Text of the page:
Yes, square watermelons are real—and they’re really expensive. Topped with bows, they can command prices above $100 in Japanese stores and as high as $860 abroad.
Square watermelons don’t come from special seeds. They’re regular melons that were placed inside boxes while growing. The resulting shape makes the fruit easier to transport, cut, and store. Square watermelons sit neatly in small Japanese refrigerators, and they also fit a tradition of giving beautiful, expensive fruits as gifts.
The city of Zentusji in Kagawa prefecture is the center of Japan’s square watermelon industry, and many reports credit a local farmer with developing the idea in the 1980s. However, in 1978, a Japanese horticulturist and artist named Tomoyuki Ono applied to patent a “molding process for a natural fruit.” Ono found that a melon placed in a “transparent molding frame” would grow to fit the enclosure, and he showed off his handiwork in a gallery exhibition. When square watermelons hit the market in 1979, they sold for around $20 in Tokyo, compared to $9 for an old-fashioned oval melon, according to a United Press International report at the time.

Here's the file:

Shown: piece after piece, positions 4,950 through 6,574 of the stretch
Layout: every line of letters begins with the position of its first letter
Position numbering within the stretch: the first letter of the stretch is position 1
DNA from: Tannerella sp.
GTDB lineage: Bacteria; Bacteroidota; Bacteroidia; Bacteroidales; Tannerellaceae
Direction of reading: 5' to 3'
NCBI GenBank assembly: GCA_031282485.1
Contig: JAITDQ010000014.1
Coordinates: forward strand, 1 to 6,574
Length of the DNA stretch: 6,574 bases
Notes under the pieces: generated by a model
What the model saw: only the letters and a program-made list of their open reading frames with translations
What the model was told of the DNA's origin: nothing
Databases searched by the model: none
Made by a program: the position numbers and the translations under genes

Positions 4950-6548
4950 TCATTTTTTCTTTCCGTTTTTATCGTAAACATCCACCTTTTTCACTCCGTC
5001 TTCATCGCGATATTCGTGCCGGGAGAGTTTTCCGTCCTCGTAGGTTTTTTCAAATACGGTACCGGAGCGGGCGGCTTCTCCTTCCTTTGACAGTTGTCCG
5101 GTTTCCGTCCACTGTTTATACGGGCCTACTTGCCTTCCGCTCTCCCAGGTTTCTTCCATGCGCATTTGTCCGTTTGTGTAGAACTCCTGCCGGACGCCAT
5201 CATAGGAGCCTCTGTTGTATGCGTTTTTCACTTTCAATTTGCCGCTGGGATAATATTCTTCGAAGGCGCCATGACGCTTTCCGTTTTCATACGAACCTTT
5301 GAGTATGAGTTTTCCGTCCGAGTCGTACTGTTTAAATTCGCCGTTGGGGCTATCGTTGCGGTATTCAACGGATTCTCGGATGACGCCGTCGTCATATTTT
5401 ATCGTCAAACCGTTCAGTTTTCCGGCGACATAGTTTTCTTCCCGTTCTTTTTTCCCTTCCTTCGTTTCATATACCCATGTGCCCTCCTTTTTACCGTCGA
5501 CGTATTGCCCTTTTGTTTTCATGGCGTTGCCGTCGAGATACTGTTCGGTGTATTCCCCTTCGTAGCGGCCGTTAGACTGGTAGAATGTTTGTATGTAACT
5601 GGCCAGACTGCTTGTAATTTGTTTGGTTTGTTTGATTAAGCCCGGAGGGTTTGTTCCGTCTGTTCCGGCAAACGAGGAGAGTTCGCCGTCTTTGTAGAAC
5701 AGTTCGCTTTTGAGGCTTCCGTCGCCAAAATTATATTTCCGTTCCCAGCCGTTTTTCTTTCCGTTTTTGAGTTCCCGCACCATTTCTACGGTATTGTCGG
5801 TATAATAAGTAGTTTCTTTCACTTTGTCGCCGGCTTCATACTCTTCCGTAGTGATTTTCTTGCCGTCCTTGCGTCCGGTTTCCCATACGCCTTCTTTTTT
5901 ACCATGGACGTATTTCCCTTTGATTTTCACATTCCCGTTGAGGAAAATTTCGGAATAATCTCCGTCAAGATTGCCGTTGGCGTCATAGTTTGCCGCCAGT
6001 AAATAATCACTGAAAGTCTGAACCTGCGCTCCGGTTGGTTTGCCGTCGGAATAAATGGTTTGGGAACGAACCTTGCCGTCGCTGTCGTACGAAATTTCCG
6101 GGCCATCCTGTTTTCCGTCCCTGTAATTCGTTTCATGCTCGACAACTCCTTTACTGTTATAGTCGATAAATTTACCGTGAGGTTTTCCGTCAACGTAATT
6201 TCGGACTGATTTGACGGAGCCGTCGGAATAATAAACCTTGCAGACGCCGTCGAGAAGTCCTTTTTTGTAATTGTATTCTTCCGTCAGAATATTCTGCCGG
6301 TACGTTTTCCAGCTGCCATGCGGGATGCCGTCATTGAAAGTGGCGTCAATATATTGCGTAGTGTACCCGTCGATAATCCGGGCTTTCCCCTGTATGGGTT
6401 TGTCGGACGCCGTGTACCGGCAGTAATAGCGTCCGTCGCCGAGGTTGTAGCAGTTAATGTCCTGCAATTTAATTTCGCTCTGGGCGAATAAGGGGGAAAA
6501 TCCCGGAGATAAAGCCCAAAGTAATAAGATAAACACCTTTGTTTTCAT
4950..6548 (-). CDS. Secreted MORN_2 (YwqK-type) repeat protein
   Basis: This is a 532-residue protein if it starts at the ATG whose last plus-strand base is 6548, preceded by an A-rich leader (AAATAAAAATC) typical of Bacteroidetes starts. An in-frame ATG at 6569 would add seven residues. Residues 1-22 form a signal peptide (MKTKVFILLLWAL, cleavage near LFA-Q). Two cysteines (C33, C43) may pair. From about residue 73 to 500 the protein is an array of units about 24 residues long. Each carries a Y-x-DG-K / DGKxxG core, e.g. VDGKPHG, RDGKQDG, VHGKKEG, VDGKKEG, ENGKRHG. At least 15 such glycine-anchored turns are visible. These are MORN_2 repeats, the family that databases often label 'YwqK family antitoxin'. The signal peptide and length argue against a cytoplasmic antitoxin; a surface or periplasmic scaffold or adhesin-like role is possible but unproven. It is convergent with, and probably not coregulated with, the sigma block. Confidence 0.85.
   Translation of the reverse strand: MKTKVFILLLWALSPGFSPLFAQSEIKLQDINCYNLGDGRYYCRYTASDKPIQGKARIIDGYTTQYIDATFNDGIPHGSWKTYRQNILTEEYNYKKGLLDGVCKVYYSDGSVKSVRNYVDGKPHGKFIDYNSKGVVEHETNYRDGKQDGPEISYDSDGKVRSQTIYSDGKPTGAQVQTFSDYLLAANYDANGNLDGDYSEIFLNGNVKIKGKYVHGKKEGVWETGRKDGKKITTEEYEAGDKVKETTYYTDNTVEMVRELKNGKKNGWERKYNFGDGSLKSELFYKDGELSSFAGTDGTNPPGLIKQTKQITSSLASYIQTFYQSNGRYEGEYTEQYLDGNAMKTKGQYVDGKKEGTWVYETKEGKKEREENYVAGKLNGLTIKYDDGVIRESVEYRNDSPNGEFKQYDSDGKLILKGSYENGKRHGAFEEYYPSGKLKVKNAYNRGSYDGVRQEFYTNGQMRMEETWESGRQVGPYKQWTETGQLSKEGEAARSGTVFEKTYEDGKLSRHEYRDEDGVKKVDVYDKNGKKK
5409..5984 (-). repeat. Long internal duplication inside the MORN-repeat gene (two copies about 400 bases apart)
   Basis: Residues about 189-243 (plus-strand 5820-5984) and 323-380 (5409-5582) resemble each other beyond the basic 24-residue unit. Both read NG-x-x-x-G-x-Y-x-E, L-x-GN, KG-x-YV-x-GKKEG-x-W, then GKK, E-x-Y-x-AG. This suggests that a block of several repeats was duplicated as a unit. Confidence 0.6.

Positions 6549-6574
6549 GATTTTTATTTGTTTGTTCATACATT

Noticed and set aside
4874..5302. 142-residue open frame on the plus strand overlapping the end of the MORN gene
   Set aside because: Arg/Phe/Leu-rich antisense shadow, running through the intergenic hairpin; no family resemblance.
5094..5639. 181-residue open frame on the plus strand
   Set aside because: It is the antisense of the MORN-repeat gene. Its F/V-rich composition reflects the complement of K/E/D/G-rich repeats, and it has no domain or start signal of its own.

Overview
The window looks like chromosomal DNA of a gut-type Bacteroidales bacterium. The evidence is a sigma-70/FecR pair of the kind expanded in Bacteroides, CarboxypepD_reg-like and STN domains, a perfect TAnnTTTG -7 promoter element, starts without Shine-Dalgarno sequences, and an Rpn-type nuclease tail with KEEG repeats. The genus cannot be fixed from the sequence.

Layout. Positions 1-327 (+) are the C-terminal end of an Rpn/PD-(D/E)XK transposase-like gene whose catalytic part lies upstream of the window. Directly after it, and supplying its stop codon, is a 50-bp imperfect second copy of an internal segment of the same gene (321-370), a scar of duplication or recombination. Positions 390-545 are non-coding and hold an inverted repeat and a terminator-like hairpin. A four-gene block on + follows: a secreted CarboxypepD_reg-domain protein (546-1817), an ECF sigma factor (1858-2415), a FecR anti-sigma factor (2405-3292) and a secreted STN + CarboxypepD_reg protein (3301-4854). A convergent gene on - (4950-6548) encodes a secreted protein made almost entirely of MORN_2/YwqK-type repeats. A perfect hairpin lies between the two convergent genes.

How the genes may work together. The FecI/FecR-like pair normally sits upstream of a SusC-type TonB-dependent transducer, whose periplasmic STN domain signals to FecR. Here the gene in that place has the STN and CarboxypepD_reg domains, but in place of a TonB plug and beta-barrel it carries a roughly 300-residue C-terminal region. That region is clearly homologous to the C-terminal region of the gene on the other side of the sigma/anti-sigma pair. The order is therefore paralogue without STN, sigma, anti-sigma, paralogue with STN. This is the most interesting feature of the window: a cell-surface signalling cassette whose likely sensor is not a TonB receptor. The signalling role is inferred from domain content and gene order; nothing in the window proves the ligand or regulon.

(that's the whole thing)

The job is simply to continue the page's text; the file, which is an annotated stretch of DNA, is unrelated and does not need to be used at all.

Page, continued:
Though Ono’s patent claimed that the “taste of the molded fruit is no less than that of a natural fruit,” today’s square watermelons are typically better to look at than they are to eat. They’re harvested before they’re fully ripe and mostly serve as decorative gifts.
Not satisfied with a plain, old square watermelon? You can also find pyramid and heart-shaped varieties.
Where to Try It
This luxury Tokyo fruit store has been in business since 1834.